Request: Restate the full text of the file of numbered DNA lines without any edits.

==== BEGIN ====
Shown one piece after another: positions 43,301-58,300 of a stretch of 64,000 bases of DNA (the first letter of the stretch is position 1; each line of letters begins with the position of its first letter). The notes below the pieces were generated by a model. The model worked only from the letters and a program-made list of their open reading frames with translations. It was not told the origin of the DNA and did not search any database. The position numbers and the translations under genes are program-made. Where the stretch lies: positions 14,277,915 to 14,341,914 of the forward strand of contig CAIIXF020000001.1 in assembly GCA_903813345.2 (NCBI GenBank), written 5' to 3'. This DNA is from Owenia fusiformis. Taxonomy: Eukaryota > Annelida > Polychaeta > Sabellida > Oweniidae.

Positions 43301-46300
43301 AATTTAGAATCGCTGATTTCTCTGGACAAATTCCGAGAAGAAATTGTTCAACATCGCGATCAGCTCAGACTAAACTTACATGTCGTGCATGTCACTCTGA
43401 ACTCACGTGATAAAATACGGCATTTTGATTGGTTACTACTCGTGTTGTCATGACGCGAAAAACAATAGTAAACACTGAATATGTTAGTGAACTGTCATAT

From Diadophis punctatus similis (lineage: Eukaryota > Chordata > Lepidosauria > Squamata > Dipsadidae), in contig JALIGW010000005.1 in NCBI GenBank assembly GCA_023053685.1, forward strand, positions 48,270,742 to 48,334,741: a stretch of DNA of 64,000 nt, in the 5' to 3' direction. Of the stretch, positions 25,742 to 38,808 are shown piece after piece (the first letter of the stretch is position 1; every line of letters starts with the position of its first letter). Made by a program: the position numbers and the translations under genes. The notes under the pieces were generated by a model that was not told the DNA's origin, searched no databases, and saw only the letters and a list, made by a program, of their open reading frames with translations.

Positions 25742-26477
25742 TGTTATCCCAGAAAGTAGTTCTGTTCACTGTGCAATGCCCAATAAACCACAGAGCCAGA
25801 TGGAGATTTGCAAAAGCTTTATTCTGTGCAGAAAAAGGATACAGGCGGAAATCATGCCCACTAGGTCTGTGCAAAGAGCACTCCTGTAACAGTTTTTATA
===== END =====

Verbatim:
Shown one piece after another: positions 43,301-58,300 of a stretch of 64,000 bases of DNA (the first letter of the stretch is position 1; each line of letters begins with the position of its first letter). The notes below the pieces were generated by a model. The model worked only from the letters and a program-made list of their open reading frames with translations. It was not told the origin of the DNA and did not search any database. The position numbers and the translations under genes are program-made. Where the stretch lies: positions 14,277,915 to 14,341,914 of the forward strand of contig CAIIXF020000001.1 in assembly GCA_903813345.2 (NCBI GenBank), written 5' to 3'. This DNA is from Owenia fusiformis. Taxonomy: Eukaryota > Annelida > Polychaeta > Sabellida > Oweniidae.

Positions 43301-46300
43301 AATTTAGAATCGCTGATTTCTCTGGACAAATTCCGAGAAGAAATTGTTCAACATCGCGATCAGCTCAGACTAAACTTACATGTCGTGCATGTCACTCTGA
43401 ACTCACGTGATAAAATACGGCATTTTGATTGGTTACTACTCGTGTTGTCATGACGCGAAAAACAATAGTAAACACTGAATATGTTAGTGAACTGTCATAT

From Diadophis punctatus similis (lineage: Eukaryota > Chordata > Lepidosauria > Squamata > Dipsadidae), in contig JALIGW010000005.1 in NCBI GenBank assembly GCA_023053685.1, forward strand, positions 48,270,742 to 48,334,741: a stretch of DNA of 64,000 nt, in the 5' to 3' direction. Of the stretch, positions 25,742 to 38,808 are shown piece after piece (the first letter of the stretch is position 1; every line of letters starts with the position of its first letter). Made by a program: the position numbers and the translations under genes. The notes under the pieces were generated by a model that was not told the DNA's origin, searched no databases, and saw only the letters and a list, made by a program, of their open reading frames with translations.

Positions 25742-26477
25742 TGTTATCCCAGAAAGTAGTTCTGTTCACTGTGCAATGCCCAATAAACCACAGAGCCAGA
25801 TGGAGATTTGCAAAAGCTTTATTCTGTGCAGAAAAAGGATACAGGCGGAAATCATGCCCACTAGGTCTGTGCAAAGAGCACTCCTGTAACAGTTTTTATA